Pop culture obsessives writing for the pop culture obsessed.
Pop culture obsessives writing for the pop culture obsessed.

The dichotomy of Titus Andronicus

Illustration for article titled The dichotomy of Titus Andronicus

Titus Andronicus’ debut, The Airing Of Grievances, tackles both sides of the brains vs. brawn debate, juggling literary topics and high art while crashing forward with the fury of a noisy post-punk outfit. In a musical era when soft-spoken singer-songwriters are frequently seen as the vanguard for intelligent songwriting, New Jersey-based Titus refutes that loudly enough to make ears ring. In advance of the band’s show Friday, Sept. 11, at the Larimer Lounge, singer-guitarist Patrick Stickles chatted with The A.V. Club about misconceptions and perceptions, and how to turn all that on its head.


The A.V Club: The Airing Of Grievances straddles punk’s aggressive side and highbrow themes you’d expect from an indie band. Did you consciously set out to unify those styles?

Patrick Stickles: We never wanted to make a choice between playing punk music and playing indie-rock music, since those two terms never seemed to be mutually exclusive as they might be to some of these bands. It all comes from the same sort of place, ideologically speaking, as far as just wanting to do whatever you want and trying your best with all the rough edges intact. That sort of thing, that spontaneous work-of-human-hands feel is present in all the best punk music and all the best indie music. I think the best strains of both of those sorts of music draw from the same place. We try to draw from that place, too.

AVC: A lot of today’s indie-rock acts seem to have overlooked the obvious connections between the early indie scene and punk.

PS: There’s a lot of these bands out now, I won’t name any names, but these NPR bands who people think of as being indie-rock. Back in the ’80s, people would have thought that was much closer to The Doobie Brothers than Sonic Youth or whoever. That’s not necessarily bad, but it’s interesting to see how it branched off into this much more sophisticated thing that we think of as being indie-rock. Really, it has nothing to do with the place indie-rock originally came from, as near as I can tell.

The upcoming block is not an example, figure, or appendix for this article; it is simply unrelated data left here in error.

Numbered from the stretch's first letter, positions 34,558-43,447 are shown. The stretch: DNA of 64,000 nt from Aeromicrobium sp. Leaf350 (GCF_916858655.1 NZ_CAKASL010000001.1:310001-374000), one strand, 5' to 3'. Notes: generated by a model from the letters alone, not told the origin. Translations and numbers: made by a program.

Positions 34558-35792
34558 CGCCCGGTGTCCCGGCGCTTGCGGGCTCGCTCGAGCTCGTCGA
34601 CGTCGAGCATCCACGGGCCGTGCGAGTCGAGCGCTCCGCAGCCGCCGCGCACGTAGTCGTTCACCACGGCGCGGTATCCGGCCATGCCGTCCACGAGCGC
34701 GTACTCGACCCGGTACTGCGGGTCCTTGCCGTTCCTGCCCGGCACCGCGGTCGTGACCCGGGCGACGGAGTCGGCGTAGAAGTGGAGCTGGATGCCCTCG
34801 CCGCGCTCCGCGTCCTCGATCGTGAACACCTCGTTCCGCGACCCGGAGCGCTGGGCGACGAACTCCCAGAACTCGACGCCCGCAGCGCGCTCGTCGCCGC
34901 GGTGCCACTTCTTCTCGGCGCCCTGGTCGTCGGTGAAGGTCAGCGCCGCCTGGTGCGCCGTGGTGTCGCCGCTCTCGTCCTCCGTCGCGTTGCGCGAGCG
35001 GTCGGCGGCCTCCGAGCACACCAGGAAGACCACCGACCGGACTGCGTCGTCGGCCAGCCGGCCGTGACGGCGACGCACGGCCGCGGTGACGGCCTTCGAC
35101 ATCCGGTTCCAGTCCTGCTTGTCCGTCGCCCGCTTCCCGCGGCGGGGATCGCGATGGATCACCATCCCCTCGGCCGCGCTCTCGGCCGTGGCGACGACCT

AVC: There’s been a lot said about how your music references everything from high culture, like your Shakespearian band name, to popular culture, like the Seinfeld reference in your album’s title. But Shakespeare was a populist first and foremost—why do you think people find your highbrow-populist hybrid so surprising?

PS: That’s a really funny thing, isn’t it? As much as we think of [Shakespeare] as being high art, his primary function was filling seats. He did have a lot of populist leanings, but I don’t know if he was the most popular in his day. I don’t know if that’s the case of the lens of history being tilted in a certain way in his favor. He definitely did have serious populist leanings. Nowadays, you think of his work as being the pinnacle of sophisticated art. That really isn’t what it was supposed to be. It does give a lot of hope to a humble punk rocker.

We’ve had all these things imposed upon us, all these indoctrinations they say are mutually exclusive, like you can’t be a punk and be smart. People think punk is supposed to be brainless. That’s just a completely arbitrary ruling, you know? If you’re a dude who likes to rock, you’re not a dude who likes to think. To me, it never seems like that would be the case. It’s just the ongoing tug-of-war between the mind and the body. To separate those two, it’s just a little bit of a denial of our nature, isn’t it?


AVC: Does pop culture address both sides of that?

PS: We can take multitudes, as Walt Whitman might say. I guess we feel a lot of pressure to compartmentalize ourselves. I think that’s quite unnecessary and probably unhealthy. You’re really only doing a disservice to yourself by doing that. You’re depriving yourself of the various channels through which you can derive enjoyment or enlightenment or whatever. To say, “Because I’m a punk, I can’t appreciate James Joyce”—I’m really the only one who suffers because of that.


AVC: Is Titus Andronicus helping break down that compartmentalization?

PS: I’d have to get pretty high up on a horse to say that! If we did, I’d be happy about that. I can’t claim that we did. If the kids see that we like certain stuff, but we’re punks like them and they are moved to check out something that they might not have been otherwise, that would be a wonderful thing.